Are you suffering from Obsessive-Compulsive Disorder?

By Nur Elani Binti Hashnor 

First and foremost, it is normal to double-check that the windows in the room or door is locked. But, if you suffer from obsessive-compulsive disorder (OCD), obsessive thoughts and compulsive behaviours become extreme as they interrupt with your daily life.

Let’s go to the definition of OCD. This is an anxiety disorder characterised by uncontrollable, unwanted thoughts and repetitive behaviours you feel forced to perform. If you have OCD, you might recognize your obsessive thoughts and compulsive behaviors are irrational. But you feel unable to resist them and break free.

OCD causes the brain to get stuck on a particular thought or urge. For example, you may check your locker five times before you go to class, to make sure your locker is already locked or you check iron plug again and again to make sure it is already turned off or not.

Obsessions are involuntary, seemingly uncontrollable thoughts, images that exist over and over again in your mind. While compulsions are behaviours that you feel driven to act out again and again.

There are five categories under obsessive-compulsive disorder (OCD) namely: 1) Washers, 2) Checkers, 3) Doubters and sinners, 4) Counters and arrangers, and 5) Hoarders.

The first category is washers, who are afraid of contamination. They usually have cleaning or hand washing compulsion. For example, they might bring hand-sanitiser anywhere with them.

Secondly, checkers, who repeatedly check things that they relate with harm or danger. For example, car is locked and iron is turned off.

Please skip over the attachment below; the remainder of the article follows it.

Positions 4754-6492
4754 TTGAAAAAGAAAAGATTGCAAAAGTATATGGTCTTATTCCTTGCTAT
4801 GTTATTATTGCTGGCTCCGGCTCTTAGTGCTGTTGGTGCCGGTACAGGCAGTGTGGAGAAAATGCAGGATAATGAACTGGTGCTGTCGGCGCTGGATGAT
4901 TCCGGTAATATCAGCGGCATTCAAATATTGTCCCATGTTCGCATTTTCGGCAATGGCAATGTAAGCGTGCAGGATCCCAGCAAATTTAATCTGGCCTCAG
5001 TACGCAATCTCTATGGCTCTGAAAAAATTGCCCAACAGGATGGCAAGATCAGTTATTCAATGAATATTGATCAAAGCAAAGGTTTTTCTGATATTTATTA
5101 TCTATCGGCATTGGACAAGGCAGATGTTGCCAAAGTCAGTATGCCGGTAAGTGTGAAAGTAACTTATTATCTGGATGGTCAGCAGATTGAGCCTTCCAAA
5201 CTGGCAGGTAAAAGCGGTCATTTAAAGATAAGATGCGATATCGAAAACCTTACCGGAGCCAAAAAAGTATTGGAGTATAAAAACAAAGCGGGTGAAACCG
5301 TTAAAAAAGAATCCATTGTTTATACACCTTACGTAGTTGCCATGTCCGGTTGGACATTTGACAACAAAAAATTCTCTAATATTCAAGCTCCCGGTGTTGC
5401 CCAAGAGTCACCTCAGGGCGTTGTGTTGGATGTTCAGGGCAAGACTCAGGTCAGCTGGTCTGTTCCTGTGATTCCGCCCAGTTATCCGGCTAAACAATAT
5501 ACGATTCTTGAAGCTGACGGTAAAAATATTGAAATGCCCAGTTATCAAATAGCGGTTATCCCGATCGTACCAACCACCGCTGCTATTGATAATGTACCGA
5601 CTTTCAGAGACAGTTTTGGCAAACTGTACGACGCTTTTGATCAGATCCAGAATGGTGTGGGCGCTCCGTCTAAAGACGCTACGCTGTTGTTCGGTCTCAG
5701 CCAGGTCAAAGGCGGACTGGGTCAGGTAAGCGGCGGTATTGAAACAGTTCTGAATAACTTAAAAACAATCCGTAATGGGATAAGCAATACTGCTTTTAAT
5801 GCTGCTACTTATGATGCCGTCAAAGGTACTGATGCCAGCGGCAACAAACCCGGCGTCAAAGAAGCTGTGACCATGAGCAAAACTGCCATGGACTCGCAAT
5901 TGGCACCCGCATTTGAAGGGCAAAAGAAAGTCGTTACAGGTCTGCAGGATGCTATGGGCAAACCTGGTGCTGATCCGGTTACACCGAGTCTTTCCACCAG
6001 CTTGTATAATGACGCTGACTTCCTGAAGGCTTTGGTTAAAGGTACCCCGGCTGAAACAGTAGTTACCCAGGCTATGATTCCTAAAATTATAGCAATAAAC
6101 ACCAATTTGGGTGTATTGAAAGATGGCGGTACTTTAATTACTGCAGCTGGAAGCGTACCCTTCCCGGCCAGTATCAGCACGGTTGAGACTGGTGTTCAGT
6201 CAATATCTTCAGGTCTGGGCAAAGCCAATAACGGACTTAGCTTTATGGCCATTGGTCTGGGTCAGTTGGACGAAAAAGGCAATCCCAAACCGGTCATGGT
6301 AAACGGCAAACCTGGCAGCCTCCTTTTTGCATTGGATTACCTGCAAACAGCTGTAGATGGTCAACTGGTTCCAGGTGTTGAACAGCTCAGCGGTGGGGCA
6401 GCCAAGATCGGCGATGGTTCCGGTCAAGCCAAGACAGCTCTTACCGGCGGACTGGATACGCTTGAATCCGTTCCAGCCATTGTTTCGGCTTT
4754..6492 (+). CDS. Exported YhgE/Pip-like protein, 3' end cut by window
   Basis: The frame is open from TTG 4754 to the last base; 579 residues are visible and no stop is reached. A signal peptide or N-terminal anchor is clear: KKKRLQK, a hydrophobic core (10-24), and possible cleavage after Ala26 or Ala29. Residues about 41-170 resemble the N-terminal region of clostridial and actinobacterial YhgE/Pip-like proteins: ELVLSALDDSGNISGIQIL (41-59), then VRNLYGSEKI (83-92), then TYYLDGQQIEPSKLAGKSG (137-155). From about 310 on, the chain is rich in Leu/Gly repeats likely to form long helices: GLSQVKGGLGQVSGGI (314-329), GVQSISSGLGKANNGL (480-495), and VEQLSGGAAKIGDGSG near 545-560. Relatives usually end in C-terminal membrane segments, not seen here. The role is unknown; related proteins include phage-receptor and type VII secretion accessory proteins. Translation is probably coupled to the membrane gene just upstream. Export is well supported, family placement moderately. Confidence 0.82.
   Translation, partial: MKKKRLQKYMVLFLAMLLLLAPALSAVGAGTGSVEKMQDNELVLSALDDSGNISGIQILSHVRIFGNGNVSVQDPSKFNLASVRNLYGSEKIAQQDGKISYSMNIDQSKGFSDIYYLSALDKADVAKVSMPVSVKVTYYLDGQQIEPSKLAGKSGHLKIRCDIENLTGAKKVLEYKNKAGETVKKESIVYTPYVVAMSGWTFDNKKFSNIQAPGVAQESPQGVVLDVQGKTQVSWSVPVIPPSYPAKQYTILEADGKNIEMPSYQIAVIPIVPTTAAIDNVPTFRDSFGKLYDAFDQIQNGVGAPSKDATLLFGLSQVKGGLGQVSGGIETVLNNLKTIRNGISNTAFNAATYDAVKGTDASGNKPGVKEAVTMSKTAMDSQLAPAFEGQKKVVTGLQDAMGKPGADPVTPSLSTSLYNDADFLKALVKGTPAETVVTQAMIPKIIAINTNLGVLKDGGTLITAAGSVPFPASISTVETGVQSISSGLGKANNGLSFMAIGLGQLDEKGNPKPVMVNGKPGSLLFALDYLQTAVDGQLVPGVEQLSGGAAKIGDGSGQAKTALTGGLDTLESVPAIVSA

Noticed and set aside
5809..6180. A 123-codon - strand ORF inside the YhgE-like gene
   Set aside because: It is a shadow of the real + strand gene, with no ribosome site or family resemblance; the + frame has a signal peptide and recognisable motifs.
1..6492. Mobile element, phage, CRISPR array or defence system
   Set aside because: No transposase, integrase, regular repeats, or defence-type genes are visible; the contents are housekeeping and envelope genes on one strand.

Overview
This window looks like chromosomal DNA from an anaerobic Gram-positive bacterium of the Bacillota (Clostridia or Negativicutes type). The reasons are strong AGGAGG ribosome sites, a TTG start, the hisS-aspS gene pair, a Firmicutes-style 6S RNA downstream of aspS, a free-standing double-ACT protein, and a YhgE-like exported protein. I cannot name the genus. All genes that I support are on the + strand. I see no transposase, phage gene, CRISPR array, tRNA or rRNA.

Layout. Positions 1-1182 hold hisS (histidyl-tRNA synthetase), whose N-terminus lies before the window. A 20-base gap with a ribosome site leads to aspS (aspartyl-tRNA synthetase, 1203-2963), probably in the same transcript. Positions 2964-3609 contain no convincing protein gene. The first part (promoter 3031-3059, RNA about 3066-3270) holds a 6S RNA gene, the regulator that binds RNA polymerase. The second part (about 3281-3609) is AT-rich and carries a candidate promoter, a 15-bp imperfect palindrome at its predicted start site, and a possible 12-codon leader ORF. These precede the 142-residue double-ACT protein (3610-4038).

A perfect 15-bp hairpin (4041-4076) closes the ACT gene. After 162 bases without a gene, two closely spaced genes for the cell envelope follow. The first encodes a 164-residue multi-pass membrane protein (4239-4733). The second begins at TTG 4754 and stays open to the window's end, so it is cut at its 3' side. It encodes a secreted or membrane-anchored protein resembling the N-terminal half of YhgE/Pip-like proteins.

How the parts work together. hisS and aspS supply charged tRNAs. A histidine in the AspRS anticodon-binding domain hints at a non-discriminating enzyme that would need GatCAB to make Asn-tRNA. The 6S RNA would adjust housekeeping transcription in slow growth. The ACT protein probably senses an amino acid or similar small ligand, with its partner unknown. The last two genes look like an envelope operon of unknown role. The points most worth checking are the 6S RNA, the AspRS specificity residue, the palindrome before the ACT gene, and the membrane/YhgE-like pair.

Thirdly, doubters and sinners, they are afraid if everything is not done or they think something terrible might happen as a punishment.

Fourthly, counters and arrangers, whom they are obsessed with order and symmetry. They might have superstitious kind of thinking on certain numbers, or colors, or arrangement. For example, for the Chinese they believed that red symbolises good fortune and joy while number eight is regarded as the luckiest number.

Lastly, hoarders, whom they fear of something bad might be happening if they throw anything away. They will usually keep things that are unnecessary and unused.

OCD signs and symptoms: Obsessive thoughts

Common obsessive thoughts in OCD include:

  • Fear of causing harm to yourself or others.
  • Fear of losing or not having things you might need.
  • Fear of being contaminated by germs or dirt.

OCD signs and symptoms: Compulsive behaviours

Common compulsive behaviors in OCD include:

  • Spending a lot of time washing or cleaning.
  • Repeatedly checking in on loved ones to make sure they’re safe.
  • Excessive double-checking of things, such as appliances, locks, and switches.

Cognitive-behavioural therapy for OCD

It has two components, namely, 1) exposure and response prevention and 2) cognitive therapy. The first component involved repeated exposure to the source of your obsession.

Next, you are asked to restrain from the compulsive behavior that you usually perform in order to reduce your anxiety. For example, if you are a compulsive hand washer, you might be asked to touch the door handle in a public restroom and then you need to prevent yourself from washing. As you sit with the anxiety feeling, the urge to wash your hands will slowly go away on its own.

Secondly the cognitive therapy where it focuses on the terrible thoughts and exaggerated sense of responsibility you are feeling. Cognitive therapy for OCD is teaching you healthy and effective ways of responding towards obsessive thoughts without resorting to compulsive behaviour.***

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